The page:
Why You Need a Lawyer When You Buy or Sell a House
Buying a home will probably be the largest and most significant purchase you will make in your life. It also involves the law of real property, which is unique and raises special legal issues and problems not present in other transactions. A real estate lawyer is trained to handle these problems and has the most experience to deal with them.
Buying a Home
In the typical home purchase, the seller enters into a contract with a real estate agent, usually in writing. When the broker finds a potential buyer, they conduct the negotiations and most often act as an intermediary (the go-between).
Once an informal agreement is reached, the buyer and seller enter into a formal written contract for the sale of the new home. This is known as the purchase agreement. The home buying process then follows the following steps:
- The buyer obtains a commitment for financing.
- A title search is conducted to satisfy the lender and the buyer.
- Finally, the property is transferred from the seller to the buyer, and the seller receives the purchase price bargained for in the contract.
The process seems simple, but without a lawyer, the consequences may be more disastrous than purchasing a car that turns out to be a lemon or a stock investment that was unwise.
Avoid Vague or Unclear Terms
A lawyer can help you avoid some common problems with a home purchase or sale. For example, a seller may sign a brokerage agreement that does not deal with a number of legal issues. This happens quite often as realtors often use standard forms, expecting that they will cover all situations.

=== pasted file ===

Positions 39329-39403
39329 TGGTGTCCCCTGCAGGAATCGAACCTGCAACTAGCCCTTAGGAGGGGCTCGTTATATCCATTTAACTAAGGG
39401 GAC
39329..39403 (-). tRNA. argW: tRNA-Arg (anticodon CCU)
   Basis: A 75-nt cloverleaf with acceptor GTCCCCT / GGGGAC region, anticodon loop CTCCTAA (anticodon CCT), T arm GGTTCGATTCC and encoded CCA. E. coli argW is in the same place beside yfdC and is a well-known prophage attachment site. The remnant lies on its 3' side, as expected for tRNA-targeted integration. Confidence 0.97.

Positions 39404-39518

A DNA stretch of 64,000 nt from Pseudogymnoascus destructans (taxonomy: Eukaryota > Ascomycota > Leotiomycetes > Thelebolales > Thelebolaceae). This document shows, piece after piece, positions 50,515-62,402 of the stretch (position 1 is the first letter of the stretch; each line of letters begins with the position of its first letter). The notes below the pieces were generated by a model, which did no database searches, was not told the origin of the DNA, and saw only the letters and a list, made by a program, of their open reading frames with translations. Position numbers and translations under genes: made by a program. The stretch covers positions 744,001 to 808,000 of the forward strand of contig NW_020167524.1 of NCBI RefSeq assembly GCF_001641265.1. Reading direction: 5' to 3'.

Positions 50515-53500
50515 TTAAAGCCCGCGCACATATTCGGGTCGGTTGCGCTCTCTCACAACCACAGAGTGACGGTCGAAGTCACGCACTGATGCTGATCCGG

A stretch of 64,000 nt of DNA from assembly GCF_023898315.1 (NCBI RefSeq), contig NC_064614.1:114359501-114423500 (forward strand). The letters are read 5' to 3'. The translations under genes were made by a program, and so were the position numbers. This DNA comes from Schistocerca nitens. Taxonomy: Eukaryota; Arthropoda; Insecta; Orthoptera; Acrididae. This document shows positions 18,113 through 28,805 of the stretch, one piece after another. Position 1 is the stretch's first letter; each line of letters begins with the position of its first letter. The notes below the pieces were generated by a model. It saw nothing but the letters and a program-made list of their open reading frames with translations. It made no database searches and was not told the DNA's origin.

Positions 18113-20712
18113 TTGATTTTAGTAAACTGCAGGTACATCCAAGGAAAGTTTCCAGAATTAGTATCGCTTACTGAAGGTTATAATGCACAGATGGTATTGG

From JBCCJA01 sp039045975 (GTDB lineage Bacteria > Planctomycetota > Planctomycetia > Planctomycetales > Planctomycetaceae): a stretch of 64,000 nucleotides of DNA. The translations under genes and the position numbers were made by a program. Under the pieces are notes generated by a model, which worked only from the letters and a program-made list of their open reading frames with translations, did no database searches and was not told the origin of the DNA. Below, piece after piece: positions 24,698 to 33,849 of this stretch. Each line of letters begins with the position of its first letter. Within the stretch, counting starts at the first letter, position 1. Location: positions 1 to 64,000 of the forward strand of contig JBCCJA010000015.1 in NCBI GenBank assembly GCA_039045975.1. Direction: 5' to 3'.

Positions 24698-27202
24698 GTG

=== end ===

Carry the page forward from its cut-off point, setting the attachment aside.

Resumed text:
In the absence of an agreement to the contrary, the seller may become liable to pay a brokerage commission even if a sale does not occur, or they may be forced to pay more than one brokerage commission. If the agreement allows the seller the right to negotiate on their own behalf, however, you may avoid this potential problem.
It is thus recommended that the seller have the advice and guidance of an attorney with respect to a brokerage agreement. Even if the agreement is a standard form, its terms should be explained to the seller and revised, if necessary.
Consider a Consultation
Even if a lawyer is not needed during the course of negotiations, both the buyer and seller may want to consult with a lawyer to answer important legal questions, such as the tax consequences of the real estate transaction.
The tax consequences may be of critical importance to a home seller. For example, the income tax consequences of a sale, particularly if the seller makes a large profit, may be considerable. An attorney can advise whether the seller can take advantage of tax provisions allowing for exclusion of capital gains in certain circumstances.
The purchase agreement is the single most important document in the transaction. Although standard printed forms are useful, a lawyer is helpful in explaining the forms and making changes and additions to reflect the home buyer's and the seller's desires. There are many issues that may need to be addressed in the purchase agreement, such as:
- If the property has changed or if there has been an addition to the property, was it done lawfully?
- If the buyer has plans to change the property, can that be done lawfully?
- What happens if a buyer has a home inspector inspect the property and termites, asbestos, radon, or lead-based paint is found?